Managing Multiple Repositories With Git

I’ve started a small side project with a friend of mine. It’s a Ruby on Rails project and he has been doing the design work while I’ll be handling some of the Ruby/Rails backend pieces. For many reasons we went with Git as our source control system, the main reason for this is because we are separated by a few states. Since he has been adding UI elements to our app, I had to figure out how to bring his changes down to my local repository while maintaining the separation I need so his work doesn’t mix with my master or dev branches (at least not yet). The reason I want to not bring his changes into my master or dev branches yet is because it’s not done, but I do want to see and “touch” the UI work he’s doing. I figured I’m not the only person looking to do this so I figured I’d throw up a quick blog post about it.

The first thing you have to do is add the git remote for the other user’s code.

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git remote add my_new_remote git@github.com:mypartner/OurProject.git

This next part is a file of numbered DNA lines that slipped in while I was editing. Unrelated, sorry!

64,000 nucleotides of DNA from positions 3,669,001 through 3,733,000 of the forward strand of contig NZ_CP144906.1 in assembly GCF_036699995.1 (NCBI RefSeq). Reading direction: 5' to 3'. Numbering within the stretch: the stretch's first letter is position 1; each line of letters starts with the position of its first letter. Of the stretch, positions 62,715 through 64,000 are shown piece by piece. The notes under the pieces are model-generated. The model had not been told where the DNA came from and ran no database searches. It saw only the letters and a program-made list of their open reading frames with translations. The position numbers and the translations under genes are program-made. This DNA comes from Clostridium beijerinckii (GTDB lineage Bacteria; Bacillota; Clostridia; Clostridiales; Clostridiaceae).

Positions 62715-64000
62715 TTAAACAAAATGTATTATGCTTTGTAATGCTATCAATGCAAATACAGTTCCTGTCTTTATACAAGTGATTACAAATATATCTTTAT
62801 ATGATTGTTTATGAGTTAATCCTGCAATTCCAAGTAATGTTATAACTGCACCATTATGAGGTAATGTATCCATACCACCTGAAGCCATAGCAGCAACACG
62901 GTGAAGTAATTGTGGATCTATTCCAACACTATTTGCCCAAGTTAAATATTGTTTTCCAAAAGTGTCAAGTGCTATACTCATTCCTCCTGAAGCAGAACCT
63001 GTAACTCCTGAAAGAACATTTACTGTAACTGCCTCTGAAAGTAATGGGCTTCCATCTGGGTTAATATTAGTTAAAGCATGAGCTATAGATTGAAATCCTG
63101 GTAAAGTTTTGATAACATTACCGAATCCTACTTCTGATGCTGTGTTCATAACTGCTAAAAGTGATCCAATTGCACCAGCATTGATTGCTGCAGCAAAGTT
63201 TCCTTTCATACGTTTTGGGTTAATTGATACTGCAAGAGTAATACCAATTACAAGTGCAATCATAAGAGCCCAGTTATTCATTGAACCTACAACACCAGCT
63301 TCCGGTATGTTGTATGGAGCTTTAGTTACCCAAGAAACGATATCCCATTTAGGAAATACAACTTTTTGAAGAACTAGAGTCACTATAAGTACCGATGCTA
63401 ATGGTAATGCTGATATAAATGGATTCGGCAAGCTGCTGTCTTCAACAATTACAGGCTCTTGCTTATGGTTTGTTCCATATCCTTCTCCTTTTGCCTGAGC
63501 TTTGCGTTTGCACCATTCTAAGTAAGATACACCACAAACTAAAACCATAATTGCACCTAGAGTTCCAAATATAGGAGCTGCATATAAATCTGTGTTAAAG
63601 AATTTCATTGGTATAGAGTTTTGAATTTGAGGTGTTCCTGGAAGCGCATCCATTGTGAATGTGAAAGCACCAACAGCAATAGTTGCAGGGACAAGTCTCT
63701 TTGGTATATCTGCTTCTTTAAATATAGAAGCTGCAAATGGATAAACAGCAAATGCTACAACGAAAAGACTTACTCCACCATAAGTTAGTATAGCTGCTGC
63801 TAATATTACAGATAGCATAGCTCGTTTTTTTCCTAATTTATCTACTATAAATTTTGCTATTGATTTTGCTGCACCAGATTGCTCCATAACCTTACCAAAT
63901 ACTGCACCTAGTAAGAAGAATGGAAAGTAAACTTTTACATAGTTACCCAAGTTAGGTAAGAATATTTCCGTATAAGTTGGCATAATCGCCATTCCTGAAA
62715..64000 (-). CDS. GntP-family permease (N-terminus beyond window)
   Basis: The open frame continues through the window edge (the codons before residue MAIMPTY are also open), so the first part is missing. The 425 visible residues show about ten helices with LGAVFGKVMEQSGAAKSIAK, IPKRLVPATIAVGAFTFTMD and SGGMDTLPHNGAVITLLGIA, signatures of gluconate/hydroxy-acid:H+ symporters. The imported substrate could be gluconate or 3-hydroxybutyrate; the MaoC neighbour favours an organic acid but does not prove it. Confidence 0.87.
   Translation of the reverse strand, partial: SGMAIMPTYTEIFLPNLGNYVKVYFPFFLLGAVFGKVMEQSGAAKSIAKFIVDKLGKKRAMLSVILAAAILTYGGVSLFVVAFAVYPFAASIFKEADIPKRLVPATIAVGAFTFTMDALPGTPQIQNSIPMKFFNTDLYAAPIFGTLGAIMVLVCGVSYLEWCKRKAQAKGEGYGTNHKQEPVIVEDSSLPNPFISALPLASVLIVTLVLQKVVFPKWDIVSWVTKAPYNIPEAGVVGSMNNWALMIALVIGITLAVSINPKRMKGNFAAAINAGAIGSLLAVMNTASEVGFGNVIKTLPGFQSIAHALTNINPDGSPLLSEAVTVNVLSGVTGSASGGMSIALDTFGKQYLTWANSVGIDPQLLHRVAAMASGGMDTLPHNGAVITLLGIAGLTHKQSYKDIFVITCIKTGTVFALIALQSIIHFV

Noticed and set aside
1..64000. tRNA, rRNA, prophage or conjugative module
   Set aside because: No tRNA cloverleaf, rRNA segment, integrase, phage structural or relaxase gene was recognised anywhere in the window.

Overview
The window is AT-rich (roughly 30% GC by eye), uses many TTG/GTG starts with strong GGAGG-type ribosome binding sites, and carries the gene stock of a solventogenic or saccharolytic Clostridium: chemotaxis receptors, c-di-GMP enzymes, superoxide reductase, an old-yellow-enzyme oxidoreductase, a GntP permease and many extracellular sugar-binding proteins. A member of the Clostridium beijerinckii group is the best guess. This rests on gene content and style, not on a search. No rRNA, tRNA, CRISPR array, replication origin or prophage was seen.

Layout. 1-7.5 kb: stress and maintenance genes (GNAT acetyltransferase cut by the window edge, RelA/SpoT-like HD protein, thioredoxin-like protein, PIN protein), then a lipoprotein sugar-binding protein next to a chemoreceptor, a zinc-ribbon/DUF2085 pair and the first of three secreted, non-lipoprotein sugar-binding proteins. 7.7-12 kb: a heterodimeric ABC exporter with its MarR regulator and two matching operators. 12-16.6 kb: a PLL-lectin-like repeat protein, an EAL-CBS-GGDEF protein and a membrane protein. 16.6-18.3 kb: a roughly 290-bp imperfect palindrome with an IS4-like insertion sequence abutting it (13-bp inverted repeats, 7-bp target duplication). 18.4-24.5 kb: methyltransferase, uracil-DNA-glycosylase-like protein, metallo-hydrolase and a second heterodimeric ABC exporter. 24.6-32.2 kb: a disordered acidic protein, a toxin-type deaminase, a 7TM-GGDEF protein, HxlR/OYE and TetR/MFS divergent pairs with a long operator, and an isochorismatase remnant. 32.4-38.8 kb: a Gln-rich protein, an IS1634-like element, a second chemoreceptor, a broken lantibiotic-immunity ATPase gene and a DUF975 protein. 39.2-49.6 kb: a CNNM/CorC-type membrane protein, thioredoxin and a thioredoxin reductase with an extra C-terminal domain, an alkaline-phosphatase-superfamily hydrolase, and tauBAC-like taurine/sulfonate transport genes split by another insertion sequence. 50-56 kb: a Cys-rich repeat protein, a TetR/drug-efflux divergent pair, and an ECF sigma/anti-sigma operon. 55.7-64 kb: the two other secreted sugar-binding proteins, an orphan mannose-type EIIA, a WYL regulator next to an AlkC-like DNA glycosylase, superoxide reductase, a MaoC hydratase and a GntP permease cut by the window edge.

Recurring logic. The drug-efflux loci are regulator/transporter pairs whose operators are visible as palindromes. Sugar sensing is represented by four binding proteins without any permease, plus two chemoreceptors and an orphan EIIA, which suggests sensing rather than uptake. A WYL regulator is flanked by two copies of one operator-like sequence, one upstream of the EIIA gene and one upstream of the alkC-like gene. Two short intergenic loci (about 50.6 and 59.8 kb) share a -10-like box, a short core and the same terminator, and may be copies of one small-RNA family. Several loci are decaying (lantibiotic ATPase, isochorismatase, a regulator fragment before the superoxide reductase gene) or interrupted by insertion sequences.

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This adds a git remote, with the name “my_new_remote” and that is pointed at my partner’s fork of our project.

Next you’ll want to fetch the remote repository (as usual, with git this will include the entire change log, and all files).

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git fetch my_new_remote
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After you have the remote, you can create a new local branch that points at the newly fetched code. Below I create a branch called “partner_dev” and point it at my_new_remote/dev (assuming that there is a branch called dev in my partner’s repository)

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git checkout -b partner_dev my_new_remote/dev
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Now you can look at the changes made to the repository but keep it separate from your work. This is a nice way to mess around with other people’s work without having to bring it into your own. I’ve been using this method to checkout the UI template changes my partner has been committing every few days.

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